Search

Itron - search results

If you're not happy with the results, please do another search.

Metering, Billing/CRM Latin America: Conference Program 2008

Metering, Billing/CRM Latin America, 2008

 11 a 13 de agosto de 2008

Seminário pré-conferência sobre proteção da receita

Segunda-feira, 11 de agosto de 2008 

Sessão 0.1.1

A importância da TI na luta contra perdas

Presidente: Denis Maia, Presidente, Choice Tecnologia, Brasil
09h00 - 09h30
Boas-vindas e um panorama da extensão das perdas não-técnicas
Denis Maia, Presidente, Choice Tecnologia, Brasil
09h30 - 10h00

Dupla estratégia para o combate de perdas na Light
José Geraldo Pereira, Superintendente de Recuperação de Receitas, Light, Brasil

It’s DISTRIBUTECH Time! What to expect in 2020

With so much new and exciting in the energy delivery space, DTECH is a must-attend for anyone who works with energy on the distribution side of the grid. Here’s a quick look at what to expect in San Antonio.

Smart Grids Latin America: Conference Program

Smart Grids Latin America

19 a 21 de Outubro de 2009

Seminário pré-conferência/ Workshops

Segunda-feira, 19 de Outubro 2009

Workshop pré-conferência:SMART METERING E SMART GRIDS
Sessão 0.2.1

Workshop dirigido por: Howard Scott, Diretor, Cognyst Advisors, Estados Unidos
09h00 - 10h40

Parece que tudo em nosso ramo de indústria move-se devagar. Ano após ano participamos de conferências onde quase não há novidades. Surpresa! Governantes de todo o mundo de repente perceberam que a solução para sair da crise econômica mundial é investir em infra-estrutura. A construção de novas estradas, estações de tratamento de água e escolas fazem parte da solução tradicional. Mas este ano eles têm uma nova opção - infraestrutura em concessionárias de energia elétrica. Smart Grids! Redes inteligentes para redução de custos de energia (muito oportuno quando se constata que a crise financeira seguiu-se à escassez mundial de petróleo). E não se pode operar uma rede inteligente sem contar antes com um sistema de medição inteligente! Quem imaginaria que um assunto tão enfadonho como medição fosse gerar tanta euforia? Este workshop vai tratar de vários tópicos relacionados a medição: da introdução básica ao material mais avançado relacionado à evolução das concessionárias de energia elétrica. O mundo da medição finalmente tornou-se excitante. Não é surpreendente?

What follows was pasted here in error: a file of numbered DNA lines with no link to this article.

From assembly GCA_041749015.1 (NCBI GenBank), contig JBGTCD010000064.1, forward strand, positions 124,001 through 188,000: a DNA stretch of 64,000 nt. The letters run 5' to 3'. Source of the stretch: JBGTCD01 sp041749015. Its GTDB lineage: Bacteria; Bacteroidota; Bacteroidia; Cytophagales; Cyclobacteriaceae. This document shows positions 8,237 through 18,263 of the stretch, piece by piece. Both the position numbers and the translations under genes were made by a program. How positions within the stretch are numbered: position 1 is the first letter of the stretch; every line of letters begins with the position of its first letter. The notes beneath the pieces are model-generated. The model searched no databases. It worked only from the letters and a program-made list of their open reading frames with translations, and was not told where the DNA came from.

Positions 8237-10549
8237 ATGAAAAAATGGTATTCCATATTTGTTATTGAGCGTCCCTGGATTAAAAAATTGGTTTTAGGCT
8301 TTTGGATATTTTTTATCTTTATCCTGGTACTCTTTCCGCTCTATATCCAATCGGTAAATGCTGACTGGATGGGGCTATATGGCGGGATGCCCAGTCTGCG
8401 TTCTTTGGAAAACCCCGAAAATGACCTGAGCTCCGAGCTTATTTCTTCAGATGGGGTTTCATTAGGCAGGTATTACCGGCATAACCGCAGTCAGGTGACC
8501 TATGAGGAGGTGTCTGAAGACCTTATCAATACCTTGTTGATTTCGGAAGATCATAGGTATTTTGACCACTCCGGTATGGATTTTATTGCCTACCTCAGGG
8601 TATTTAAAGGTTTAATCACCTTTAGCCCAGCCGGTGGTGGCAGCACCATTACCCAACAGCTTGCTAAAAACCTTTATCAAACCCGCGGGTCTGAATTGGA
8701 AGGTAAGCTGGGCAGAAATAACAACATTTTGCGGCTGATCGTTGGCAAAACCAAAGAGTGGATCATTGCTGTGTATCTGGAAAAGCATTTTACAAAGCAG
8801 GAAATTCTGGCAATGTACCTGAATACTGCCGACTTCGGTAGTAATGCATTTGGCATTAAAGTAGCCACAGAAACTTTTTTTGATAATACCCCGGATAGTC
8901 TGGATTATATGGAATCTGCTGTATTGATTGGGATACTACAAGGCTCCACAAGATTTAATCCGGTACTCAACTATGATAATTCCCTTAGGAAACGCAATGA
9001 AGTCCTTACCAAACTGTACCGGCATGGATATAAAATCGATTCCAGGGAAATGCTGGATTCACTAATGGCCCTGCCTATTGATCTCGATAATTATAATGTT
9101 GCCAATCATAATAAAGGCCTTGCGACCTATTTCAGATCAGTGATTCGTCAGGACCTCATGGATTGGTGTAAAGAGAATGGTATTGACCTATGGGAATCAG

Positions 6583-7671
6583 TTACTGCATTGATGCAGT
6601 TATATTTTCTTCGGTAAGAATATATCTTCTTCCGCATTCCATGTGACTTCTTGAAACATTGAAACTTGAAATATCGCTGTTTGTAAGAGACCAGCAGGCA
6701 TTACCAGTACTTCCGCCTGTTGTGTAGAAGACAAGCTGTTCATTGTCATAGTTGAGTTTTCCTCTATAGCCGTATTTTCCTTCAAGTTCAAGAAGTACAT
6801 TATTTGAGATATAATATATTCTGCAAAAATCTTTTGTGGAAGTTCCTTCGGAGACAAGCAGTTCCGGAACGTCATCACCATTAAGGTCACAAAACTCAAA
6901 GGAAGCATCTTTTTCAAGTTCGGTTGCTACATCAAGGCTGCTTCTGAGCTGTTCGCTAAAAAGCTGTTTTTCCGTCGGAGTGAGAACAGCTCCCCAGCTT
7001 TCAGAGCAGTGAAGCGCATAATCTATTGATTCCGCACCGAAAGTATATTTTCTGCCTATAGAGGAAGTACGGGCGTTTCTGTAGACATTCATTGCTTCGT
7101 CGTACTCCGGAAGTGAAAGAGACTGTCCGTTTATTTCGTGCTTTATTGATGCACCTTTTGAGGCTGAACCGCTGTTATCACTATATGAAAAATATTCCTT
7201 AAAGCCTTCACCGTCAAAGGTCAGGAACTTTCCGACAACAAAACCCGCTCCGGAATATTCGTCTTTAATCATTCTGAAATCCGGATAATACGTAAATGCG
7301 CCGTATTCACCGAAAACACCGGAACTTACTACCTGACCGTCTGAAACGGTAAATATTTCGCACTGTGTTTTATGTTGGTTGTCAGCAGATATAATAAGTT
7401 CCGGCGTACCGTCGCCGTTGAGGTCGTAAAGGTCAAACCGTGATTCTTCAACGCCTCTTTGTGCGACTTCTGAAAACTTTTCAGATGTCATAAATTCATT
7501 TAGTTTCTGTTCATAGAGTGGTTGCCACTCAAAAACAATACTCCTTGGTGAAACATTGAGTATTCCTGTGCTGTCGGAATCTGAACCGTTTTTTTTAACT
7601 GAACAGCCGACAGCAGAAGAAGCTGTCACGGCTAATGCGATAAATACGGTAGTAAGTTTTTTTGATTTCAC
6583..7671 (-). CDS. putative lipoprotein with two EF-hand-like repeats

11h10 - 12h40

Electricity meter sensor technologies

The heart of any solid state electricity meter is the current sensor, and selection of the correct type of sensor for the metering application is more than a matter of engineering debate. In globalised meter markets, manufacturers need to differentiate their products. Some compete on price, some on reliability, some on performance and some on functionality. The choice of sensor type impacts on all these areas, and is the determining factor in some.

THE KEY SENSOR REQUIREMENTS

The sensors in the majority of meters measure instantaneous power. The rest of  the meter accumulates the power over time to calculate the total energy (kWh) taken from the supply and presents this information to the utility for bill calculation.

SE-240 – the modular open architecture meter

SE-240 - the modular open architecture meter

EPRI has designed and tested a new smart electronic residential meter that incorporates several features ideally suited to the needs of utilities in worldwide deregulated electricity markets.

Epri's New SE-240 Meter

The new meter, called the SE-240, has plug-in modules that allow utilities to offer different customer services and enable different entities to own the meter and the means to open access. What’s more, the SE-240 is the only meter on the market today that features an open architecture interface, which makes it possible for modules to be manufactured by any vendor. In addition, the SE-240 has imbedded ANSI C12.19 tables that allow two-way communications for digital information, high frequency current and voltage data, load profiles, demand data and security information.

Electricity meter sensor technologies

First, an assumption: I take it as read that solid state sensors are the future for electricity metering and that Ferraris (the old disc meter) is dead. I will go further – I would delete it from my spell checker if I didn’t still harbour expensive automotive ambitions.